My hair is much, much grayer (which is hard to tell in this picture but it’s there) and I now have a few wrinkles but it’s a trade-off I’d gladly make again.
How did this happen?
Twenty-four years. Decision after decision. Chipping away at it a little bit every day. Living below our means. Trying to become wiser. Remaining constantly curious and obsessively focused. Reading as much as we could. Over and over again, the tiny advantages we amassed began to build upon themselves as they kicked off then reinforced a virtuous cycle.
That’s really the secret.
For the past few weeks, I’ve been going over something Charlie Munger said. He talked about the importance of arranging your life so that every possible advantage [is] working for you; that by doing this, the end result will be far more than the sum of the individual components. That strategy is profound and powerful. It explains a lot about how we arrived here. I should write about it someday.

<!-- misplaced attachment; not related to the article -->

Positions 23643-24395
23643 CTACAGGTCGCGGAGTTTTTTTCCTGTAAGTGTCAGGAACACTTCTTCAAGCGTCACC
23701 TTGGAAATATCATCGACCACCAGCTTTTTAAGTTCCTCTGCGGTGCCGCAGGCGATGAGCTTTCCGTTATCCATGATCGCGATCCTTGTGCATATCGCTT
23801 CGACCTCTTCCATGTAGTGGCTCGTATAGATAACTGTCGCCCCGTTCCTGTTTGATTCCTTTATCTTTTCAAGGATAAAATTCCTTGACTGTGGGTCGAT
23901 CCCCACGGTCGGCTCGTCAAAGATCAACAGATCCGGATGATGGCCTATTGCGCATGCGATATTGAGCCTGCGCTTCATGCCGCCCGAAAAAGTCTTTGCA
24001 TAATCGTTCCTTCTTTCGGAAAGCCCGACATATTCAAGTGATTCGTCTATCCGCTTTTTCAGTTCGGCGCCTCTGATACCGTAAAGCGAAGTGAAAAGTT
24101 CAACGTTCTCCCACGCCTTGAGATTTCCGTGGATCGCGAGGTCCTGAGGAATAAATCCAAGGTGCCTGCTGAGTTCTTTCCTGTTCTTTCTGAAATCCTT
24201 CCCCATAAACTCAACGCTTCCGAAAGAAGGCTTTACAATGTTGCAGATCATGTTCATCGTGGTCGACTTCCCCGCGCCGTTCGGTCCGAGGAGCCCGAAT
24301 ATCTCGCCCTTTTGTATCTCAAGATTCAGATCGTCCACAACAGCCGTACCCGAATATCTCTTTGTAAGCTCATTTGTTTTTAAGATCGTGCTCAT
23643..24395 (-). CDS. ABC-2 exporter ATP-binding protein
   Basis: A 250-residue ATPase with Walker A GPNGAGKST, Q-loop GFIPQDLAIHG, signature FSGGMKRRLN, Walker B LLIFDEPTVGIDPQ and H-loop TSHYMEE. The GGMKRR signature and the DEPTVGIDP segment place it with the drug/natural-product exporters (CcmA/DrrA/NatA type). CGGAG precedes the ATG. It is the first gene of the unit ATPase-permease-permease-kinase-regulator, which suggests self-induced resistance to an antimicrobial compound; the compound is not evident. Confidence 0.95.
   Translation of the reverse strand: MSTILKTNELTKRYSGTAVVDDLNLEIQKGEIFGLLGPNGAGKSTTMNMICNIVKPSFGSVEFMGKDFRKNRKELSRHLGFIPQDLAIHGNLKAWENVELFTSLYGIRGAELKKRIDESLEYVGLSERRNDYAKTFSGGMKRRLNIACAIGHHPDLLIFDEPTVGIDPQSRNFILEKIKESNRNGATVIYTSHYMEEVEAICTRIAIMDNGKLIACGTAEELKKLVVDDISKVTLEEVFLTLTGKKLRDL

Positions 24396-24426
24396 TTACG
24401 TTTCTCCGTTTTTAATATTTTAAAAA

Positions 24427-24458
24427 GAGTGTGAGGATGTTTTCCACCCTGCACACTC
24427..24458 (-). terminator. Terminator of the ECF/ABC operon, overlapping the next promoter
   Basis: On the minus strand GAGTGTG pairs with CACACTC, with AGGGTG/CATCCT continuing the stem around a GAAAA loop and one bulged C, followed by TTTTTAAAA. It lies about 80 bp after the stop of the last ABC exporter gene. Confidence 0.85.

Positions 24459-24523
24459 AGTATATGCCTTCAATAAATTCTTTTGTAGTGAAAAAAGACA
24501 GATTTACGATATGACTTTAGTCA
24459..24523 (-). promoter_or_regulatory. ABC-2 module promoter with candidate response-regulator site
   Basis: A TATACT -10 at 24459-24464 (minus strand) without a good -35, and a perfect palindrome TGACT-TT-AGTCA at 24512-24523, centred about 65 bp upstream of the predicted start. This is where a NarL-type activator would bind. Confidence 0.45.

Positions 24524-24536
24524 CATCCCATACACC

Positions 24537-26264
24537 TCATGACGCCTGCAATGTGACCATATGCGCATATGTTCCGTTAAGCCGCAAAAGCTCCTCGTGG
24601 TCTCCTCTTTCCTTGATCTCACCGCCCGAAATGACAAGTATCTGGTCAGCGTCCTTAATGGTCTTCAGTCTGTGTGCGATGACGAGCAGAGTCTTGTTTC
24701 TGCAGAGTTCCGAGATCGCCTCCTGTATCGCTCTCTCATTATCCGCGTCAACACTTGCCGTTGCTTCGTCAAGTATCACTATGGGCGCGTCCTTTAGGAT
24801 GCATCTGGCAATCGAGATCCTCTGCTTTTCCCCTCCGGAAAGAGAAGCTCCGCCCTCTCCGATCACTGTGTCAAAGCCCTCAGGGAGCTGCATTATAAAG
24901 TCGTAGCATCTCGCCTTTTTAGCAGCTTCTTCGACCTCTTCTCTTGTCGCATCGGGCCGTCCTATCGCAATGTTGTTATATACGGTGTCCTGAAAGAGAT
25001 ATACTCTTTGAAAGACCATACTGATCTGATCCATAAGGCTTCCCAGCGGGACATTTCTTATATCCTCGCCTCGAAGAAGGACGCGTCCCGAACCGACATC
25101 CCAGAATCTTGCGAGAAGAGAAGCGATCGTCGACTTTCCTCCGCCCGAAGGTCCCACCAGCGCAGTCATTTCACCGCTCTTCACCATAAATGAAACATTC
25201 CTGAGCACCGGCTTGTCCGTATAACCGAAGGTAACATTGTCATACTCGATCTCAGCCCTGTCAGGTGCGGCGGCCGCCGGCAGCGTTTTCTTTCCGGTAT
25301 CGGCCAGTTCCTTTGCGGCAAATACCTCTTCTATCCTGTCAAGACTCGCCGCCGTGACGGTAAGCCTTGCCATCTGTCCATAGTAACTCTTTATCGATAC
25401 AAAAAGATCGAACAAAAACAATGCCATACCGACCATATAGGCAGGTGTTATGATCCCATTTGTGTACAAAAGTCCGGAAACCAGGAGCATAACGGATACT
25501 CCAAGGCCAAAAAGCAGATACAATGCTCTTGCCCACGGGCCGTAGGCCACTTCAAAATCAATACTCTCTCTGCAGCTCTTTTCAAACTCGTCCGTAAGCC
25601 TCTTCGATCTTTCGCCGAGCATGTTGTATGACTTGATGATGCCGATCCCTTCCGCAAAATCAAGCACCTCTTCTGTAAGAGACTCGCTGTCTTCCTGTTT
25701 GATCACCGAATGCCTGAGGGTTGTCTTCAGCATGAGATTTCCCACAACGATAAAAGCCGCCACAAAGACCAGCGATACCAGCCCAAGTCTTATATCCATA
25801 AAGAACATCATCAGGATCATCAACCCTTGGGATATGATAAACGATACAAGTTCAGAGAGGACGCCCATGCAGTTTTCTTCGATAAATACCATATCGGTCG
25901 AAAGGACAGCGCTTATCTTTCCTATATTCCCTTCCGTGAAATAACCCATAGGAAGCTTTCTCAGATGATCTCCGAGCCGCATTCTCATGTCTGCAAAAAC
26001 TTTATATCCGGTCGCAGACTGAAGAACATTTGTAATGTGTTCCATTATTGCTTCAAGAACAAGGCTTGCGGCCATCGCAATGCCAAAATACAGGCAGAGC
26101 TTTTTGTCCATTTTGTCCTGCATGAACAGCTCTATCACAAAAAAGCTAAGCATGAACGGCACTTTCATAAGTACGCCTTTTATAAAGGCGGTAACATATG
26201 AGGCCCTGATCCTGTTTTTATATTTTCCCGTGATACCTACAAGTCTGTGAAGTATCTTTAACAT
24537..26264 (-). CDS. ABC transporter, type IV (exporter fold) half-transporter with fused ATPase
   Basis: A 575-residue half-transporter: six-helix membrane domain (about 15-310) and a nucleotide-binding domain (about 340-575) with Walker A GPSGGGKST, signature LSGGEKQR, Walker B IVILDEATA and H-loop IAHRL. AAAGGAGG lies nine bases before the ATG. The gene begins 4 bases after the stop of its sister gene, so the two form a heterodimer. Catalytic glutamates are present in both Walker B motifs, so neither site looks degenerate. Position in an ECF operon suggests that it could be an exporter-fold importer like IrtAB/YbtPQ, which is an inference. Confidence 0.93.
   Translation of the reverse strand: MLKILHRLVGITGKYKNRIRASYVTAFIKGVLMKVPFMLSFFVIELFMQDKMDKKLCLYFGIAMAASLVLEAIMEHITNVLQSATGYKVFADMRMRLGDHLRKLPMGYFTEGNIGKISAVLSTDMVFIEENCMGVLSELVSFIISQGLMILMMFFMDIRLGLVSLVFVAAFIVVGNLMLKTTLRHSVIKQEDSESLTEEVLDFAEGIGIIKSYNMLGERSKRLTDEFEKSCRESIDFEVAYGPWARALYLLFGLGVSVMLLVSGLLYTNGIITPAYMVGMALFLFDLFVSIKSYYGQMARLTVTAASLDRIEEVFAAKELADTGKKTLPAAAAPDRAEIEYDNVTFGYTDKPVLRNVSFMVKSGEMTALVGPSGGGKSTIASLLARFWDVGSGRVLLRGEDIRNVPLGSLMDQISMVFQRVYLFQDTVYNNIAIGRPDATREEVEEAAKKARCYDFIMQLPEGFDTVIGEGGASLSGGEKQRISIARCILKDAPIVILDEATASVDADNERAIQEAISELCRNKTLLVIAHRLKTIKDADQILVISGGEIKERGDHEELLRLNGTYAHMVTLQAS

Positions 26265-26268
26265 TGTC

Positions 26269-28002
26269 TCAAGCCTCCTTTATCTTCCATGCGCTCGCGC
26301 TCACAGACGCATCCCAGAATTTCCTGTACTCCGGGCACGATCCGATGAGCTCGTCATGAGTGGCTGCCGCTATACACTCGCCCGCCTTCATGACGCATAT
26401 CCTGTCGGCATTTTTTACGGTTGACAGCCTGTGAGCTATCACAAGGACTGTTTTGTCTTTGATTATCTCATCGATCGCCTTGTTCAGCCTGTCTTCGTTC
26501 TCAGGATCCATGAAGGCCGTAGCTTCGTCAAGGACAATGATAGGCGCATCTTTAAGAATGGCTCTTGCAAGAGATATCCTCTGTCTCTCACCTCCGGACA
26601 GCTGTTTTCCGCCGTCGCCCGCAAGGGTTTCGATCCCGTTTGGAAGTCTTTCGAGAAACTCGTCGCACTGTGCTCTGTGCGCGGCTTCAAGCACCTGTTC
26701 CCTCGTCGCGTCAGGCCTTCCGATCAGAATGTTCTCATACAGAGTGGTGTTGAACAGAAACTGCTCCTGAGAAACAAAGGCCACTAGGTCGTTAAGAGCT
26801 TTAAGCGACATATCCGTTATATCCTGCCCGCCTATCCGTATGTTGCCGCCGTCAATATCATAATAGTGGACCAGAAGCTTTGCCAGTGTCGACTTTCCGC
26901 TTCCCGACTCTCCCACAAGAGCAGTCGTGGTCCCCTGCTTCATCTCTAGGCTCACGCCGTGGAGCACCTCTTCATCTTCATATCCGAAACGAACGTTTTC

I’m also struck by how much I owe to heroes I’ve never met. The ones this community is likely to know are people like Charlie Munger and Peter Lynch, who espoused the value of a liberal arts education and, in doing so, convinced me to pursue a classical music education during my undergraduate years so I could focus on a wide range of humanities disciplines to help me learn how to think; people like Warren Buffett who demonstrated that you could be honest and behave with integrity while still getting rich. There are hundreds of them … the men and women who made up the case studies, such as the one about Dolly Parton I shared with you. From a distance, and without even knowing it, they became my teachers and mentors. Some of them did this from beyond the grave. It’s difficult to overstate the influence of Benjamin Graham, Philip Fisher, or Peter Drucker; to discount the operational efficiencies I learned from studying not just the day-to-day business decisions, but capital structure employed by Sam Walton and others who gained the benefits of leverage through the use of negative cash conversion cycles (I remember being in my early twenties, years before I ever thought of starting this blog, and our collection of projects producing more than $30,000 in non-inflation adjusted cash, on average, per month for us to put to work for the first time – and doing it with effectively no required capital investment – feeling like I had found the holy grail.) I’d read biographies of people like Rockefeller, Carnegie, and J.P. Morgan, trying to figure out the lessons I wanted to take from their lives, both positive and negatives.